Kirk Douglas Turns 99, December 9th, 2015

Kirk Douglas celebrated his 99th birthday on Wednesday at his home in Beverly Hills with wife Anne and sons Michael, Peter, Joel and daughter-in-law Catherine Zeta-Jones.

Michael Douglas gave a speech about his dad, Kirk, remembering how many people want to talk to him about Kirk’s essays, his books and their favorite films. To which Kirk responded, “My son Michael is here, which just proves if you have enough money, you can have Michael Douglas speak at any event.”

Longtime friend of Kirk Douglas, Don Rickles also attended the event. When he arrived Don made his way straight to Kirk and said, “I’m not staying,” a gesture that got a big laugh from Douglas. The producer of Laugh-In, George Schlatter, was also present, and was already making plans with Anne for what they can do for Kirk’s 100th birthday.

A Big Gift

Earlier in the day the legendary star got his birthday wish, making a large donation, to the community he has been a part of for so long.

With his initial donation of $15 million, the Motion Picture & Television Fund in Woodland Hills announced plans to build a two-story $35 million Alzheimer’s facility to be named the Kirk Douglas Care Pavilion, which will be able to take care of upwards of 80 industry members with that disease. The project is expected to begin in late 2016 with estimated completion in the early 2018.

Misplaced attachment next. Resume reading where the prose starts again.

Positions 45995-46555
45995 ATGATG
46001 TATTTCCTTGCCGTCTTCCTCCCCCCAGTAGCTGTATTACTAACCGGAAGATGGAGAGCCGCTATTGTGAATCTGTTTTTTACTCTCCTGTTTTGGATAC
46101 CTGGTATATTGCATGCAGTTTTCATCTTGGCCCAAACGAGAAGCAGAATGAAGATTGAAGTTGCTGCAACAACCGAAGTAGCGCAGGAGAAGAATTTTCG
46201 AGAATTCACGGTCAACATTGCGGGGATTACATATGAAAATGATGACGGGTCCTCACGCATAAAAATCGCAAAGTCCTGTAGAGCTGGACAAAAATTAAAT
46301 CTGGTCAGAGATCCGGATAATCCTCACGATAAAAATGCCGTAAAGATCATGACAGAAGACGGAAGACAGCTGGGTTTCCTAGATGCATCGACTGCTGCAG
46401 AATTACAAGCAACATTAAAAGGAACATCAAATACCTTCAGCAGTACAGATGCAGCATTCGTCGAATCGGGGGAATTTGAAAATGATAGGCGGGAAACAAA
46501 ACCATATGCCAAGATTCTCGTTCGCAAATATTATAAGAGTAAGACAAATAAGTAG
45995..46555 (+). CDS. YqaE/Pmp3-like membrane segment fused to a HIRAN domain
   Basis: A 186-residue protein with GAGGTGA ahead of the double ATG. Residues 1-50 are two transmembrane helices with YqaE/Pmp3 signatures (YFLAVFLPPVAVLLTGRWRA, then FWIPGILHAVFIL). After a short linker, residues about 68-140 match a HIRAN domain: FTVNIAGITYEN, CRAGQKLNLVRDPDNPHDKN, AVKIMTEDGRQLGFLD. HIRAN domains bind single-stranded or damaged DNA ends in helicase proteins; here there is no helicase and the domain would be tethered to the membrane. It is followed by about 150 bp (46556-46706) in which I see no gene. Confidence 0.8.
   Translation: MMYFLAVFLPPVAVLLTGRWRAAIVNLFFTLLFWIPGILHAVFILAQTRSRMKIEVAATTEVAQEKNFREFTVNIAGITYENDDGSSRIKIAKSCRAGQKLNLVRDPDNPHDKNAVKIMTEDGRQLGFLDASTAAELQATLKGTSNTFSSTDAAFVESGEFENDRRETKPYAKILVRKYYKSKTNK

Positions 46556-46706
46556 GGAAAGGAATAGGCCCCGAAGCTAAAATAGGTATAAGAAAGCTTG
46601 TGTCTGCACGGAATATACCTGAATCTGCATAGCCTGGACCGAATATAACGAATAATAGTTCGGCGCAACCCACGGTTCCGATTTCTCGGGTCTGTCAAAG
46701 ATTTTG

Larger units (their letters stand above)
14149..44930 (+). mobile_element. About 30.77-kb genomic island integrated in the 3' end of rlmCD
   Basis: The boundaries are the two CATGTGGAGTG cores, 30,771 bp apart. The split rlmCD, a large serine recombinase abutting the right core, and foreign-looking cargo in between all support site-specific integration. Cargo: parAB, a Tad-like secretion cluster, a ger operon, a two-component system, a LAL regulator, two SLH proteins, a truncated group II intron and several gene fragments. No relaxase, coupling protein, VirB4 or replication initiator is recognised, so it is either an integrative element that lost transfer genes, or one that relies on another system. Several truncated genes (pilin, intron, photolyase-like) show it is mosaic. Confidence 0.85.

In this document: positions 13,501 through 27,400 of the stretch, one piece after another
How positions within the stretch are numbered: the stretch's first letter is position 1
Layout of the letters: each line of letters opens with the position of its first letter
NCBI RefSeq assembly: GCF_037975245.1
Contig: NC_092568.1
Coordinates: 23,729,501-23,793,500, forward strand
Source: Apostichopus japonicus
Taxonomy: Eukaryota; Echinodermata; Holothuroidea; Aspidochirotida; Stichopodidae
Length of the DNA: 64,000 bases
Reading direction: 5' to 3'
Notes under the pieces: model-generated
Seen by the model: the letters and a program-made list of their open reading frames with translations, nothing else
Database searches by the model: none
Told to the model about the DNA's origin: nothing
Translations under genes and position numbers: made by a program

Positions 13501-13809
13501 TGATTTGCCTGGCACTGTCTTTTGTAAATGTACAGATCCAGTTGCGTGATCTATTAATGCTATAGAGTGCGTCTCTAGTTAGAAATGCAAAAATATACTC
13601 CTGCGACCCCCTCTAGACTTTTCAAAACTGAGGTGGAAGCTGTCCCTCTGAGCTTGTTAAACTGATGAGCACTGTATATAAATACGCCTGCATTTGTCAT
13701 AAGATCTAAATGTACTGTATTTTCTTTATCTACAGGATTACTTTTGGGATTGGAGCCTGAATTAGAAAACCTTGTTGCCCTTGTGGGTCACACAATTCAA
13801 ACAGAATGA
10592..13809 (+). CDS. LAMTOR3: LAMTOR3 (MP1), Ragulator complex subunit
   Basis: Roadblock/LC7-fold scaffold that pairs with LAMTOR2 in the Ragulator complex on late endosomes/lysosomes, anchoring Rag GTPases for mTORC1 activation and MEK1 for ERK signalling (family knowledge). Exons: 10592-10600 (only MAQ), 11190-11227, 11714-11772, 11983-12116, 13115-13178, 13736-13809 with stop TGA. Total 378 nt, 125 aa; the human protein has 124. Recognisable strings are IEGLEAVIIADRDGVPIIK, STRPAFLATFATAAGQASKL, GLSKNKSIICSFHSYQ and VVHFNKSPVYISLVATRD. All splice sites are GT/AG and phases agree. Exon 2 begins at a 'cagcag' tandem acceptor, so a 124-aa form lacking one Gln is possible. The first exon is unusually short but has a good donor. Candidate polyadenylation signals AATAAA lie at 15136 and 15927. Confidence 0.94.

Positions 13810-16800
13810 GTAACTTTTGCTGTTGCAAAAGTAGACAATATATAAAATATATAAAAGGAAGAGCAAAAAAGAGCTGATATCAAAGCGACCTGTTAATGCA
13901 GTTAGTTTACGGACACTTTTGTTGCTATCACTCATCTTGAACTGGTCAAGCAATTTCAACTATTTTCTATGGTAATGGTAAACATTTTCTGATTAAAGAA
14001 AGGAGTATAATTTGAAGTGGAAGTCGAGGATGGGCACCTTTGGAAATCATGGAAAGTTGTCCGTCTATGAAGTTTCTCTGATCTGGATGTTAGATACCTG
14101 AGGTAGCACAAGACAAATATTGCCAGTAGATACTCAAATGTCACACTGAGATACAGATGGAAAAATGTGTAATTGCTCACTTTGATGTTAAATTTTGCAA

Kirk Douglas – Life and Career

Kirk Douglas

Kirk Douglas (born Issur Danielovitch; December 9, 1916) is an American actor, producer, director, and author. After an impoverished childhood with immigrant parents and six sisters, he had his film debut in The Strange Love of Martha Ivers (1946) with Barbara Stanwyck. Douglas soon developed into a leading box-office star throughout the 1950s and 1960s, known for serious dramas, including westerns and war movies. During a sixty-year acting career, he has appeared in over 90 movies, and in 1960 was responsible for helping to end the Hollywood blacklist.